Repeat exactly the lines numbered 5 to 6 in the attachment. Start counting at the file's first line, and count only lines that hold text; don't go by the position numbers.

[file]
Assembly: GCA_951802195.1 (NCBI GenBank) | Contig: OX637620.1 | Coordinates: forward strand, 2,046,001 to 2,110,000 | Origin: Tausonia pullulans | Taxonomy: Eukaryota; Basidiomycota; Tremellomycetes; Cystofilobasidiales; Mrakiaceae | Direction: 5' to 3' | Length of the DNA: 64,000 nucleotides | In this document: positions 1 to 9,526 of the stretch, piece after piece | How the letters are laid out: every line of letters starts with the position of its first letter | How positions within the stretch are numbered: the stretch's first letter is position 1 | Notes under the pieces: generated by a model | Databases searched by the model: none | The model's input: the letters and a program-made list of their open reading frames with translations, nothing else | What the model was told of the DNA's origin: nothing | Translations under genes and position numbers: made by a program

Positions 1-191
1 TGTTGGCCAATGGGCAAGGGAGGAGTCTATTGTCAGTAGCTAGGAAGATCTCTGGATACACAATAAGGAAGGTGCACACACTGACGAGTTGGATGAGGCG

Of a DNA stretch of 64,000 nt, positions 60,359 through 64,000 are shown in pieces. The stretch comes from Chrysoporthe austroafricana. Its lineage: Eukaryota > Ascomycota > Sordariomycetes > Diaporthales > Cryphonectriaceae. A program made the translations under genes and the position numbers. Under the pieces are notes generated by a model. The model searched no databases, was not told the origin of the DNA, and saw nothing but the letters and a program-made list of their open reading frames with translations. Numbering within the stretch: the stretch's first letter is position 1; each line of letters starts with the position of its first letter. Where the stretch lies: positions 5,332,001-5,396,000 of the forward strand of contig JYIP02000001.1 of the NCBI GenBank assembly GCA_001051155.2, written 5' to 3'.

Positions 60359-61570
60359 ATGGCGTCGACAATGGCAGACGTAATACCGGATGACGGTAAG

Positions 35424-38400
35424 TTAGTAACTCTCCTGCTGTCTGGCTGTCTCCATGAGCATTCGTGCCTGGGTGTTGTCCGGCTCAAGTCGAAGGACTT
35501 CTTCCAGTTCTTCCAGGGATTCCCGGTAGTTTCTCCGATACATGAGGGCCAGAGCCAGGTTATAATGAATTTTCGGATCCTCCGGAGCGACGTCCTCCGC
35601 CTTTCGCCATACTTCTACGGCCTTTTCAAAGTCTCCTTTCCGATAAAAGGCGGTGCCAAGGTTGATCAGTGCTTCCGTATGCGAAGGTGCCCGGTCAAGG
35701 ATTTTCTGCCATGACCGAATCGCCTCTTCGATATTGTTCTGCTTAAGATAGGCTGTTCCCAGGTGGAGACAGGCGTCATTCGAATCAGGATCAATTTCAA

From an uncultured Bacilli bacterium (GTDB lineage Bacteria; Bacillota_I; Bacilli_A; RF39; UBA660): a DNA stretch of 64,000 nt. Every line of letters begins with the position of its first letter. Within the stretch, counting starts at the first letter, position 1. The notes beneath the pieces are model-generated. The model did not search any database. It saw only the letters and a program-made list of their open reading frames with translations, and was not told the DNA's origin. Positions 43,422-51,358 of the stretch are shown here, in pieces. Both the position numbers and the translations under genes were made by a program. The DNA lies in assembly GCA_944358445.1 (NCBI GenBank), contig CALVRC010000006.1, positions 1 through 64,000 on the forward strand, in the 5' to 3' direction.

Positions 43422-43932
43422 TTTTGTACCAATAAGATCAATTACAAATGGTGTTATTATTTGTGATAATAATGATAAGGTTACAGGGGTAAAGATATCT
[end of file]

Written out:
Positions 60359-61570
60359 ATGGCGTCGACAATGGCAGACGTAATACCGGATGACGGTAAG